Roethlisberger long has loved dogs. When Spike, a police dog in his hometown of Findlay, Ohio, was shot and killed in 2005, he took it personally. When Roethlisberger's father, Ken, suggested his son pay to replace the animal -- "Not just a dog, but a member of the police force!" Roethlisberger growled -- he jumped at the opportunity. That led to the purchase and training of dogs for police forces and fire departments in each city where the Steelers play, as well as in the Pittsburgh area. Roethlisberger's foundation has given out more than $1 million in grants for the dogs.
The Make-A-Wish Foundation also is important to Roethlisberger. He looks forward to the Friday visits to the Steelers' South Side headquarters, always amazed that meeting him and his teammates and watching a practice and a game can mean so much to people who are fighting such a tough battle just to survive. In the past two years, his foundation has donated more than $50,000 to Make-A-Wish.
"Don't get me wrong. The Payton Award is an awesome honor," Roethlisberger said. "But I don't need trophies or plaques or my name in the paper to feel good about it. For me, the gratification comes from the hugs from the kids, the smiles, the letters ...
"I was in Kiawah Island when an officer came up to me to thank me for getting a dog for his force. He practically hugged me. He was almost in tears. I realized then how important this stuff can be. That's what's important to me."
Roethlisberger grinned when the officer told him he was from Baltimore, of all places.
But this is about something so much bigger than just a fierce football rivalry between mirror-image cities, is it not?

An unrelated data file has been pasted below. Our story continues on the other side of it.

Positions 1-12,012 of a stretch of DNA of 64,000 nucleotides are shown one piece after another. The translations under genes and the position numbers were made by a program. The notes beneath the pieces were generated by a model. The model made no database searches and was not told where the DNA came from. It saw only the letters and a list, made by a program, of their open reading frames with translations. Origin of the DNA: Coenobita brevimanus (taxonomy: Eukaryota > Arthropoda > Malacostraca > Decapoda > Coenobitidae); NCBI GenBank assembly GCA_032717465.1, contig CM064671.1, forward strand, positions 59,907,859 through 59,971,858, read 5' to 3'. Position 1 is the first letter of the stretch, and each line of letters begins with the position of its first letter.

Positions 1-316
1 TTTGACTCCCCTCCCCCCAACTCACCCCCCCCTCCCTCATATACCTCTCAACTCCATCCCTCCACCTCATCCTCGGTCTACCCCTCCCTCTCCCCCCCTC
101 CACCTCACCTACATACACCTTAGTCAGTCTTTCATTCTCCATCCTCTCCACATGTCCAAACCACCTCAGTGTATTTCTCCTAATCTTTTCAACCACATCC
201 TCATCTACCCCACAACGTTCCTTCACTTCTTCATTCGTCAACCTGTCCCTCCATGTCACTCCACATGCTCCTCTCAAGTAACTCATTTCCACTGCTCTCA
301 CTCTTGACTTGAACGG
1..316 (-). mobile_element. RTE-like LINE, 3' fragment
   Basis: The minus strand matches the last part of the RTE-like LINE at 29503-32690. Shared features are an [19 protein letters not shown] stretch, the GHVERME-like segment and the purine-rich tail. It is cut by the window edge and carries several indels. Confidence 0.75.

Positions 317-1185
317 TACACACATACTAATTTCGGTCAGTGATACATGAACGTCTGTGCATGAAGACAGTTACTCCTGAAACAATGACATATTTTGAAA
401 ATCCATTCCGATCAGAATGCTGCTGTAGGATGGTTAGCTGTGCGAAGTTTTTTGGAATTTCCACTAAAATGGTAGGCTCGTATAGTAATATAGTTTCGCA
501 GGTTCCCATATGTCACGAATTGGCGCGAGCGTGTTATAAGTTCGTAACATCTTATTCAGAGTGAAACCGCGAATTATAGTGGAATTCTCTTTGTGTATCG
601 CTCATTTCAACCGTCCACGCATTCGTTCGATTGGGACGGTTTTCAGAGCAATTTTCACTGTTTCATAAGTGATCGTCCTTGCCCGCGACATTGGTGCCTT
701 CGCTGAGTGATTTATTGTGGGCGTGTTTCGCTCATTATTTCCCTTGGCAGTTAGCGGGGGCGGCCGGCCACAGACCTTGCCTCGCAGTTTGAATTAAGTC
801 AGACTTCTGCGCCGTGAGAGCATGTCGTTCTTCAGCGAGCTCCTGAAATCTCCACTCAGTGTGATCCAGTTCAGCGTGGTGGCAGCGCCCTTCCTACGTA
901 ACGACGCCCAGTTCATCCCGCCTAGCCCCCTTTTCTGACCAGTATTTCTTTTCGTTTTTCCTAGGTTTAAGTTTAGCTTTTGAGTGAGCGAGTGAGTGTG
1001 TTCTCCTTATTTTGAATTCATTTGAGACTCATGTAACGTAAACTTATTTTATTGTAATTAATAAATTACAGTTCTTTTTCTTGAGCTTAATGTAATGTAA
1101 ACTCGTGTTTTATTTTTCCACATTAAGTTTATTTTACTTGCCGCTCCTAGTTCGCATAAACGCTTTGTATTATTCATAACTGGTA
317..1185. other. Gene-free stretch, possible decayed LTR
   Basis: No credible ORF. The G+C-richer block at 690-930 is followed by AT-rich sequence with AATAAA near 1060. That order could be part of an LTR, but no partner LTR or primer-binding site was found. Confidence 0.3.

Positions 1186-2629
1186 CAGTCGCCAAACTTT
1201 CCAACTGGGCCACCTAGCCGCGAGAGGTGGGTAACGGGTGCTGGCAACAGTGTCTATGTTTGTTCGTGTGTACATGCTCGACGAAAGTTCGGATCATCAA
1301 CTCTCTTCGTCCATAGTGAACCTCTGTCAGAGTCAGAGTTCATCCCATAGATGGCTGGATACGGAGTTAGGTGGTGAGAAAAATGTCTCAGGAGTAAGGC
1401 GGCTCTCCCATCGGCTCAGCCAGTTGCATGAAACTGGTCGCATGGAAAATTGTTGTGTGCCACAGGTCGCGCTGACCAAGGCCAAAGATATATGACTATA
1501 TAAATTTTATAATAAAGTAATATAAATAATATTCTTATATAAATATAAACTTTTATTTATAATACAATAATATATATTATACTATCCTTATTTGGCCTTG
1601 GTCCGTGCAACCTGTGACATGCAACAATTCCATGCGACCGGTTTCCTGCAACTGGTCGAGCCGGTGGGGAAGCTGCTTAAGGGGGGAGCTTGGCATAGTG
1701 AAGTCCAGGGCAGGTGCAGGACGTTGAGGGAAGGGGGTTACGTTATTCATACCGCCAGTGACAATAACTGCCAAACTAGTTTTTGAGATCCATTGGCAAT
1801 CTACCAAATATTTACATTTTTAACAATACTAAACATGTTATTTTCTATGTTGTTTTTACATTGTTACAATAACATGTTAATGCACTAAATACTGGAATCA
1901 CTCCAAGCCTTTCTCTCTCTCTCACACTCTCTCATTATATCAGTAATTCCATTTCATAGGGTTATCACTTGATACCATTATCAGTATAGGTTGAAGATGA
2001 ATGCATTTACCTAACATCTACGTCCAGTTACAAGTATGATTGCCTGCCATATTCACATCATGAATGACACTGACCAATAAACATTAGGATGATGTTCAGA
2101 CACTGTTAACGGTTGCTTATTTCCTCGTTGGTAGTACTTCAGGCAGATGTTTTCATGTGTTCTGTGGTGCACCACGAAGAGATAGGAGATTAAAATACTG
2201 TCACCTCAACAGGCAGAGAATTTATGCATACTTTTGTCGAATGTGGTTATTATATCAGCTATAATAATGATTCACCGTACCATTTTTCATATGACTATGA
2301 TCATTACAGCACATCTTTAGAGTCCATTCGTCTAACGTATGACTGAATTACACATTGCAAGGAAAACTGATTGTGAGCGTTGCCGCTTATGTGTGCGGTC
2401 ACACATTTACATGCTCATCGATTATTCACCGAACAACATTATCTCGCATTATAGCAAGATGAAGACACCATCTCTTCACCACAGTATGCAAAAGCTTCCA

"I guess this honor means so much more to me because a lot of people on our team do so much," Roethlisberger said. "So many of my teammates could have won it and probably should have won it. We have a great group here. I learned from Jerome [Bettis] and [Alan] Faneca. They are two of the best when it comes to doing charity stuff. Now, I'm trying to show the young guys how important it is. You'll hear a guy say, 'Ah, I didn't want to ask you do to something because I didn't want to bother you.' But it's never a bother. This is what we all love doing. It's what we all should be doing. That's why I try to go to as many events as I can. If I can possibly be there, I will be there."
Roethlisberger said he hopes his foundation continues to grow and thrive in Pittsburgh for many years.
"That's why when all that trade stuff started earlier this season, I made it clear I don't want to go anywhere. This is my home. I want to make a difference here."
On the field, sure. "I don't know how long I have left as a player or if I'll be injured, but I like to think I have at least five good years still in me," Roethlisberger said. "I definitely think we can win another Super Bowl or two. I like where this offense is right now. I like where my relationship is with coach [Todd] Haley. It's become a really good relationship. The last thing I want is for anything to change."
But making a difference off the field also is important to Roethlisberger. "I still feel like I have so much more to do. I know I'm not going to please everybody or change everybody's opinion of me and make them start liking me. That's OK. You can't get caught up in worrying about that. I worry about the people who do like me or love me and care about me. I'm putting all my energy into being the best person, best husband and best father I can be."
It's time for Ben Jr. to go to bed. Roethlisberger politely excuses them. The two are nuzzling as he closes the front door to his home.
At that moment, something is clear, something very good, something befitting of this Christmas morning.
Roethlisberger has come a long way.
People really can change.